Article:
PALO ALTO, Calif. -- Stanford's Ty Montgomery produced three big plays to put No. 5 Stanford in position to win, and Washington quarterback Keith Price led a rally in the final three minutes that gave the Huskies a chance to pull it out at the end.
Ultimately, however, it was a ruling by a replay official that was the deciding moment in Stanford's 31-28 victory over No. 15 Washington on Saturday night at Stanford Stadium.
Montgomery returned the opening kickoff 99 yards for Stanford's first touchdown, caught a 39-yard pass for its second touchdown and returned a kickoff 72 yards to set up the Cardinal's fourth touchdown.
That gave Stanford a 31-21 lead, and when A.J. Tarpley intercepted a tipped Price pass with 6:11 to go, the Cardinal (5-0) seemed safe.
But Washington (4-1) cut the Stanford lead to 31-28 with 2:38 left on a 79-yard scoring drive, and the Huskies forced Stanford to punt with 1:51 to go.
Then, on a fourth-and-10 play from the Stanford 49-yard line, Price avoided a pass rush, scrambled around and eventually hit Kevin Smith for 16 yards to the Cardinal 33-yard line with 1:16 left. The play was ruled a catch on the field, but after a review the call was reversed when it was determined the ball hit the ground as Smith attempted a diving catch.
"It's unfortunate the game had to come down to a judgment call," Washington coach Steve Sarkisian said. "It's unfortunate it was decided by someone up in the booth that didn't get to feel the emotion on the field."
Sarkisian watched the replay on the giant screen in the stadium, and he was not convinced the correct decision was made.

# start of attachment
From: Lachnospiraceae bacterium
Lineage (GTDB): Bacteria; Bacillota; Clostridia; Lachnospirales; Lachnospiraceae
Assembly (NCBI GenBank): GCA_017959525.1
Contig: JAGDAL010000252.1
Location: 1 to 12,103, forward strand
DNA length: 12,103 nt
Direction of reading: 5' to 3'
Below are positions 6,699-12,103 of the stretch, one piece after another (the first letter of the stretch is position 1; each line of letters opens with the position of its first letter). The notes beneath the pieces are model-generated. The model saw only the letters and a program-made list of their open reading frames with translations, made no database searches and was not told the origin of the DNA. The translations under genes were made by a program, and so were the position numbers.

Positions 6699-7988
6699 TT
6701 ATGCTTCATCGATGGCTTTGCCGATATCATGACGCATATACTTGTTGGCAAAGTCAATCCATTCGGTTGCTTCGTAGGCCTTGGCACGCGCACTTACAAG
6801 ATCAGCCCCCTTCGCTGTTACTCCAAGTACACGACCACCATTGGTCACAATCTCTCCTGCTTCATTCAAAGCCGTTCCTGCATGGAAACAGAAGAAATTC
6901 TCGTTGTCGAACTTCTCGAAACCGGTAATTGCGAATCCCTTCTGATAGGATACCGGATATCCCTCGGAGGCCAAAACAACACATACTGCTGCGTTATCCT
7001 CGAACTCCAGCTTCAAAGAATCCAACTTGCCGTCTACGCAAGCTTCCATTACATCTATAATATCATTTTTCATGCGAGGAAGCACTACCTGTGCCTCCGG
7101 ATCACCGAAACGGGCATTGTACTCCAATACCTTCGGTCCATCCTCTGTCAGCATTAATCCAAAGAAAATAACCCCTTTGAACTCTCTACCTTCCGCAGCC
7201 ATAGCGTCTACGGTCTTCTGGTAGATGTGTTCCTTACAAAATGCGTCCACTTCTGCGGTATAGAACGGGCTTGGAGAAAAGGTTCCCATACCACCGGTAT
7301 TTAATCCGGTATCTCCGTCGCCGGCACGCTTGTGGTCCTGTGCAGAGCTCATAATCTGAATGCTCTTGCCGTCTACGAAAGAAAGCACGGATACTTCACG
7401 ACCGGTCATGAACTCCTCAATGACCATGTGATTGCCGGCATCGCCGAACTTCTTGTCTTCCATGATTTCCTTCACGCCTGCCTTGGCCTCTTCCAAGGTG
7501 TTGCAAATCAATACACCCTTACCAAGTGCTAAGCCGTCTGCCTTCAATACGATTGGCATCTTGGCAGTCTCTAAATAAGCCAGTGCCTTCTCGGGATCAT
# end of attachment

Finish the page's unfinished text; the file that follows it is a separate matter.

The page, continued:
"From my vantage point, it looked like it was pretty hard to overturn it," he said.
Stanford coach David Shaw had a different perspective.
"While watching on the field, I didn't see it hit the ground," he said, "but from the view upstairs they said it bounced off his chest and hit the ground."
Stanford (5-0) could let out a sigh of relief when the ruling went its way after a lengthy wait.
"It was a little nervous," Stanford linebacker Shayne Skov said. "But it was really out of our control. We were ready to go out there again."
Instead, they only needed to run out the clock, leaving Montgomery as the star.
"Ty was the difference in the ballgame," Shaw said.
Montgomery finished with 204 all-purpose yards, although he was reluctant to declare it the best game of his career.
"I guess (it was)," he said. "I'm not really thinking about that. "I'm just glad we're 5-0."
Price nearly displaced Montgomery as the game's star with his performance. Price went 33-for-48 for 350 yards, two touchdowns and an interception as well as leading the late rally.
"I thought he was an absolute stud tonight," Sarkisian said.
He outplayed Stanford's Kevin Hogan, who was 12-for-20 for 120 yards, one touchdown and one interception.
The Huskies outgained the Cardinal by a sizable 489-284 margin and had 30 first downs to Stanford's 14, but the Cardinal got the big plays out of Montgomery on special teams.
Montgomery provided two plays that enabled Stanford to take a 17-7 lead at halftime. He ran the opening kickoff back 99 yards for a touchdown and later caught a 39-yard touchdown pass from Hogan with 11 seconds left in the second quarter.
Bishop Sankey, who entered the game as the nation's leading rusher, had 125 yards on 27 carries, and his 15-yard touchdown run with 2:26 left in the third quarter cut the Stanford lead to 24-21.
Montgomery responded with a 72-yard kickoff return that led to Tyler Gaffney's 11-yard scoring run and a 31-21 Stanford lead, which was just enough.
"We have to be able to handle the adversity of a tough loss like this," Sarkisian said.
NOTES: Stanford has won 13 games in a row, the second longest active winning streak in the country. Ohio State has won 18 straight games with its victory over Northwestern on Saturday. ... Washington entered the game hoping to improve to 5-0 for the first time since 1992. ... Sankey entered the game as the nation's leading rusher, averaging 151.8 yards per game. ... Washington upset Stanford 17-13 last season. The Cardinal offense did not score a touchdown in that game. ... The Huskies entered the game ranked fourth in the country in scoring defense, allowing an average of 10.8 points per game.